Want to try a Mustang for the weekend or need a truck for a move? The company's employees in Michigan are testing an app-based program where they can trade cars among themselves.

"We'll learn something from each of these experiments," Fields said.



While consumer electronics companies are celebrating a coming bonanza of health trackers, connected cars and "smart" home appliances, the head of the Federal Trade Commission is pressing the tech industry to protect consumer privacy.

Powerful networks of data sensors and connected devices, dubbed the "Internet of Things," will collect a vast trove of user information that represents "a deeply personal and startlingly complete picture of each of us" - including our finances, health and even religious leanings, said Edith Ramirez, the chairwoman of the Federal Trade Commission.

Ramirez urged the global electronics companies, Internet giants and tech startups at CES to make data security a priority as they build new products. She also called on companies to give consumers more control over how their data is used, and to collect only the data that's necessary for a product to perform its function.

Ramirez didn't propose specific regulations, but her remarks underscore the Obama administration's concerns over consumer privacy.



It's often tempting to buy a Wi-Fi-only model of a tablet computer because it's cheaper - by $130 in the case of the iPad. But what if you decide later you want connectivity on the go?

AT&T will soon sell cases to connect your Wi-Fi tablet to its network. You'll need to buy data service, of course, and it's not immediately clear whether the cases will work with service from rival carriers.

The Modio cases will initially work with recent iPad models. AT&T didn't announce prices or release dates. The cases also will allow users to expand battery and storage capacity.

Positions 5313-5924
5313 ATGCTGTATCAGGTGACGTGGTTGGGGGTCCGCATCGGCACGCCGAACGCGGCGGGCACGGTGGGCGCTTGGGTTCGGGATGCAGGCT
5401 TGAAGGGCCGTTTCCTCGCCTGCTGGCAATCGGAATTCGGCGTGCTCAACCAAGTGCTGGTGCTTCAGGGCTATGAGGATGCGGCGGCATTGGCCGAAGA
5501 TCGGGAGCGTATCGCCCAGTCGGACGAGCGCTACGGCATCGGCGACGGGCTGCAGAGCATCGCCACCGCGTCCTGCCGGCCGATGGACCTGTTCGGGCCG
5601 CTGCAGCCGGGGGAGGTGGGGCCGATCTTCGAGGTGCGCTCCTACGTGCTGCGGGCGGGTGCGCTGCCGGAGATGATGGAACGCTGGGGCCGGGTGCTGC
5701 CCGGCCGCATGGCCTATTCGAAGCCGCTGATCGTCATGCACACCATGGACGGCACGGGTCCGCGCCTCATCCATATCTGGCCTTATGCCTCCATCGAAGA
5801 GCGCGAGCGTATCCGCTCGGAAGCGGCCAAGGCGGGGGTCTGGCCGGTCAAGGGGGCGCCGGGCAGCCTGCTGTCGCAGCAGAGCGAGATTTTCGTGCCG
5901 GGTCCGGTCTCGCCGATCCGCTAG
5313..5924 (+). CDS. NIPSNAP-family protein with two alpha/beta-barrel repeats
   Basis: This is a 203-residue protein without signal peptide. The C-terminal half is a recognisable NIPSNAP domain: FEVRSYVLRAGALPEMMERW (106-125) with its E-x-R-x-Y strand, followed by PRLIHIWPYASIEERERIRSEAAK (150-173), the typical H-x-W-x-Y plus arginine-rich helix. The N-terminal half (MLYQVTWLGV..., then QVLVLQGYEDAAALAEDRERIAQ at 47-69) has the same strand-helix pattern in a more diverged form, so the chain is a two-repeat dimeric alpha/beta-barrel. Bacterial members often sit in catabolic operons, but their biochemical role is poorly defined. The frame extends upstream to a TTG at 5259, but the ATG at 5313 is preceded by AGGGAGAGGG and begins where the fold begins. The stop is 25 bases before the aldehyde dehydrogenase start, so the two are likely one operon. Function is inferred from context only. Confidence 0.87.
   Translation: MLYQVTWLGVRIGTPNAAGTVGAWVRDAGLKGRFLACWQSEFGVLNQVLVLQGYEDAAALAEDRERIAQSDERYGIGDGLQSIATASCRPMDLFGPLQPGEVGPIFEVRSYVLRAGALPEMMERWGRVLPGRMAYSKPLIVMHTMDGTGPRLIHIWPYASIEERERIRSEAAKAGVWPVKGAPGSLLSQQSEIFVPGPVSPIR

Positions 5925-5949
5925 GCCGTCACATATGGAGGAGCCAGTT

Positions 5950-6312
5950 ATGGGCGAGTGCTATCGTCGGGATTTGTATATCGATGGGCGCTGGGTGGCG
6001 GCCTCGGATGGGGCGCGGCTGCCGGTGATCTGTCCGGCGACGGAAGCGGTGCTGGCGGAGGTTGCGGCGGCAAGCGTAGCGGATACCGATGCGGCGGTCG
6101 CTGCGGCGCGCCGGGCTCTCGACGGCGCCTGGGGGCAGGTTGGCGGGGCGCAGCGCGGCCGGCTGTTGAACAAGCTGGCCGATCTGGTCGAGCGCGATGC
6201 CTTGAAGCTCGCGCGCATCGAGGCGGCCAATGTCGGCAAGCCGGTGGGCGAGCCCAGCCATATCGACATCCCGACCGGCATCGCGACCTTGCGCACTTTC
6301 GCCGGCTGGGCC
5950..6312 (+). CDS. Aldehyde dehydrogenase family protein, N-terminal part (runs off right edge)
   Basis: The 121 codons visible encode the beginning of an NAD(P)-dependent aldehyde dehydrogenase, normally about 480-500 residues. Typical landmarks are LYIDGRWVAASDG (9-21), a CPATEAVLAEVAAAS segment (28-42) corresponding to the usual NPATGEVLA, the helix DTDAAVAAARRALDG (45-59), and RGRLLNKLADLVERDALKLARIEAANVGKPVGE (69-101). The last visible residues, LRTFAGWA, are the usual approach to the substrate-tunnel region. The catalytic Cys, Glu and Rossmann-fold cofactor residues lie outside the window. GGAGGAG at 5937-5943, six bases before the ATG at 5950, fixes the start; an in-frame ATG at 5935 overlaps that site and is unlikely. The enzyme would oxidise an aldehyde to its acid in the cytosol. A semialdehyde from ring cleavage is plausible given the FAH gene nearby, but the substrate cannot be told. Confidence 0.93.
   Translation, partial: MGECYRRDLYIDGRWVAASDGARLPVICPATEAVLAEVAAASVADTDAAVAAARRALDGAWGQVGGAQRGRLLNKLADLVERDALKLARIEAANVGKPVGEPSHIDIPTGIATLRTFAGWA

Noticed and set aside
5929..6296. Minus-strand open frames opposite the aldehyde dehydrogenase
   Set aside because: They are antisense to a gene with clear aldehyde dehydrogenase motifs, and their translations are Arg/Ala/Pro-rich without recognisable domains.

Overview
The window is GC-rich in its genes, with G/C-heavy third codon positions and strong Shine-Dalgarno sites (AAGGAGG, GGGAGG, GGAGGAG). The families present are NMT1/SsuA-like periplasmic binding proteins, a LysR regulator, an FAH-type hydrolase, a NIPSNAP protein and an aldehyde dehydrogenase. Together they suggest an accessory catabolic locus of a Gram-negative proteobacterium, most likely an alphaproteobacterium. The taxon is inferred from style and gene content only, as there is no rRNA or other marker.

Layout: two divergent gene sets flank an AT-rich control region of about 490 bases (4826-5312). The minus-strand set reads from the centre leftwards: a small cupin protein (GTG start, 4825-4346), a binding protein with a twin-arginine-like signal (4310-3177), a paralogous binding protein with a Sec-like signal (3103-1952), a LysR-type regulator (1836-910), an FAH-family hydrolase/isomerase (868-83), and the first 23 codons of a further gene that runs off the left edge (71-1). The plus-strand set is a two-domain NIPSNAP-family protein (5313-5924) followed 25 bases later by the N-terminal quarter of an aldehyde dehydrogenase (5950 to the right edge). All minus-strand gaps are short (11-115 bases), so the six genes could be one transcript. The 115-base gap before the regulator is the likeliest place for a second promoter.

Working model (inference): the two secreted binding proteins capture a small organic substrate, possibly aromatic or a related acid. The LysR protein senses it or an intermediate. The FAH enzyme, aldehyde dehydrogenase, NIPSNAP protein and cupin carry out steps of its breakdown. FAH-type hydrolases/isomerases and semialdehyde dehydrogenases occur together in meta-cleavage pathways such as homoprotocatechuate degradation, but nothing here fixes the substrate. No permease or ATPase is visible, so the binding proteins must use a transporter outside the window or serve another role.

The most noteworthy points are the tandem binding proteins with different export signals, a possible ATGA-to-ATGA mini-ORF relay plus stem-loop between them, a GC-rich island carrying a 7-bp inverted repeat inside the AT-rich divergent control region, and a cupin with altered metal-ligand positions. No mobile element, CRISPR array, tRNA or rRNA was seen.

Many Android tablets have already slots for microSD storage cards, but iPads do not.



The smartphone is no longer a premium product, as consumers buy them more frequently and increasingly look for more affordable prices, Lenovo CEO Yang Yuanqing said in an interview with The Associated Press on Tuesday.

Speaking at AquaKnox, a restaurant at the Venetian hotel and casino that his company converted into a glitzy temporary showroom, the Lenovo boss said the smartphone has become such a mainstream item in the U.S. that consumers are looking for ways to replace them more frequently, so they can keep up with the latest features and fashions.

Meanwhile, companies are also selling more smartphones in developing regions, where people can't afford the higher-end models. That's consistent with figures released this week by organizers of the International CES that show the average selling price of smartphones worldwide is expected to fall from around $440 in 2010 to about $275 this year.

Yang said Lenovo is looking to compete both on price and features in the United States market. He also said the Motorola smartphone business, which Lenovo bought from Google last year, is on track to become profitable in the next year or so.